Fifty-four percent of U.S. adults don't believe healthcare reform will pass this year, compared to 41% who do, according to a national telephone survey commissioned by the Deloitte Center for Health Solutions.
"Consumers are at a crossroads," says Paul Keckley, executive director of the Deloitte Center for Health Solutions. "While the majority of Americans surveyed (84%) believe some form of change is needed, many are confused by the complexity of the system and often default to their own personal experience with the system rather than look at the functionality of the entire system."
Harris Interactive conducted the national telephone survey of 1,010 adults 18 years old and older from Sept. 10-13 to gauge opinions about healthcare reform following President Barack Obama's address to the nation on Sept. 9. The survey has a sampling error of plus or minus 3.1%.
While most doubt legislation will pass, the 44% of those surveyed who watched Obama's address last week (55% did not watch) were inclined to agree (68%) versus disagree (30%) with Obama's reform plan.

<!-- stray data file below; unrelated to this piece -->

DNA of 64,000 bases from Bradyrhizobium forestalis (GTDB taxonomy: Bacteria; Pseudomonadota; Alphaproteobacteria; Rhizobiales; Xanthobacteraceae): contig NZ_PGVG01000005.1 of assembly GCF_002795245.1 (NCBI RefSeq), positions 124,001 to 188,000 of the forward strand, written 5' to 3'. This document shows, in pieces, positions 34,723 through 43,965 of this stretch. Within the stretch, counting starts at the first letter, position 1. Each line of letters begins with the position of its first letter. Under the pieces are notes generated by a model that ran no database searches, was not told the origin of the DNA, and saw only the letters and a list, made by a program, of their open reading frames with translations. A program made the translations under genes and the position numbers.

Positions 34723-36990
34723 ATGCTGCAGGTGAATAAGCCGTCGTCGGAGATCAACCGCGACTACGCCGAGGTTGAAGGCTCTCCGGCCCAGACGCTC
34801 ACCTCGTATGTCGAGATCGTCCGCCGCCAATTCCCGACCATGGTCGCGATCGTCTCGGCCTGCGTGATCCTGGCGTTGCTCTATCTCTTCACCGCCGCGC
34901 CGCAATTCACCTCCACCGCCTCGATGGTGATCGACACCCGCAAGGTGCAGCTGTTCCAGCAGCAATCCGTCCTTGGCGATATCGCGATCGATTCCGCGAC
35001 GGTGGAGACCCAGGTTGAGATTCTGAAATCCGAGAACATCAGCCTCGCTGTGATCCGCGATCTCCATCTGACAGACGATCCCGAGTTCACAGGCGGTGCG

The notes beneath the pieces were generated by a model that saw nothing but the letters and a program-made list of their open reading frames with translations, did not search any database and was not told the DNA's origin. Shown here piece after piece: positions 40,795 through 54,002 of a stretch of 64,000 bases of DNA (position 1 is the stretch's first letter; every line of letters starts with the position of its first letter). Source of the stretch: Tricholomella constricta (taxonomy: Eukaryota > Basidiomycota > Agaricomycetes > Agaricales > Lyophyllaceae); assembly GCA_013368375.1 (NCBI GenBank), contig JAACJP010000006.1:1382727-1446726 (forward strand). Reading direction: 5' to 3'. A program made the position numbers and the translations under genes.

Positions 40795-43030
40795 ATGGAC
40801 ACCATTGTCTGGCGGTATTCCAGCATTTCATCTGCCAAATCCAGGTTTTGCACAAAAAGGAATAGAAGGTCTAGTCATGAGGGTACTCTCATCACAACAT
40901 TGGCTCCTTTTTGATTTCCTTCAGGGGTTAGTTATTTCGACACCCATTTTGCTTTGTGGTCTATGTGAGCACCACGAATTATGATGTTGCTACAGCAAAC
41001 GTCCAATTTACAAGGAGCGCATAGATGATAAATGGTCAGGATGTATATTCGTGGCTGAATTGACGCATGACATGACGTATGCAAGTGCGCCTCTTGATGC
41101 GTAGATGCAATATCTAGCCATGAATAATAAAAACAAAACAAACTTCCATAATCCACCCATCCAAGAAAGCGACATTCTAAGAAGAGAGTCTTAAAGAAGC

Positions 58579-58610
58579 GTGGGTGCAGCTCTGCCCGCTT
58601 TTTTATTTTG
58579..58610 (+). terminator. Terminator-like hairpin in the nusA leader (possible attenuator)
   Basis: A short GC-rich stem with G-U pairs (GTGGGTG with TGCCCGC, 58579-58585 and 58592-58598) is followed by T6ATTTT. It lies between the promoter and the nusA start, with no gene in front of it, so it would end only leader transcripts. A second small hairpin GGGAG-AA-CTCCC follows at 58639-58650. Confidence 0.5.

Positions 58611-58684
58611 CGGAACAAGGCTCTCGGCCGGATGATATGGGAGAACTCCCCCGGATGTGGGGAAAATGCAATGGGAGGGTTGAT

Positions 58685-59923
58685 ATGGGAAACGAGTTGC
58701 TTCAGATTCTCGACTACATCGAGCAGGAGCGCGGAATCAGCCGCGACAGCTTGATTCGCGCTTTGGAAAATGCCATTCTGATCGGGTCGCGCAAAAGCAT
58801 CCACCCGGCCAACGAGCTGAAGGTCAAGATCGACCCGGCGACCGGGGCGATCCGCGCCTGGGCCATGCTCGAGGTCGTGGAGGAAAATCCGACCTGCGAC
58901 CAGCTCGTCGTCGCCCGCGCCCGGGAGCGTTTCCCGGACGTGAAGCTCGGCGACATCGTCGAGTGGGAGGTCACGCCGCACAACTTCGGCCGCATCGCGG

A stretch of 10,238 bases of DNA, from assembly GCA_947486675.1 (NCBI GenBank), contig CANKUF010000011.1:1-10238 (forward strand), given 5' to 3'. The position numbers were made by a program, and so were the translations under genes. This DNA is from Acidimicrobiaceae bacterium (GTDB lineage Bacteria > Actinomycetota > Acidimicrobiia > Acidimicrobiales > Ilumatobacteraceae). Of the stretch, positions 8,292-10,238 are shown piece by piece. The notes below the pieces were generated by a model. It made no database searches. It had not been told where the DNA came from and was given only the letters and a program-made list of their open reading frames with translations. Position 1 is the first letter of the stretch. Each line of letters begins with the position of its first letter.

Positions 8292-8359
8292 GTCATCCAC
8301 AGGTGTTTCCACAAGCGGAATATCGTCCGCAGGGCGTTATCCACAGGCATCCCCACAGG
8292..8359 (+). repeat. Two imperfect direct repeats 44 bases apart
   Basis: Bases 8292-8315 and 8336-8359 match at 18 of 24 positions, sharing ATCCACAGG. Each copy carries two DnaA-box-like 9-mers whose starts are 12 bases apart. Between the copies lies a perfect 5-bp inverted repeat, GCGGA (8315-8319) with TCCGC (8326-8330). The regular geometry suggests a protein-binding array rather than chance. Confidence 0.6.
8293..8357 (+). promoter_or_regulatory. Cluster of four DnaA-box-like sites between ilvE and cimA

"Interestingly, respondents said they trust physicians and healthcare providers (37%) the most when it comes to reforming the healthcare system, followed by the White House (21%), Congress (13%), employers (11%), and health insurance companies (7%)," Keckley says.
Concern over the government running healthcare was a common theme throughout the survey results. Sixty-one percent of respondents believe that Congress is likely to make the healthcare situation worse than better, and 55% thought government solutions to healthcare will ultimately cost more and deliver less compared to private sector solutions. Additionally, while the economy is still a major concern, 51% believe that health reform should not wait until the economy is better compared to 47% who thought it should wait.
Top concerns expressed by consumers surveyed include:
"Our survey results indicate that while the majority believe the healthcare system needs to change, 48% want improvements, but not a major overhaul of the system. This supports the idea that a more moderate, incremental approach may be the answer," Keckley says.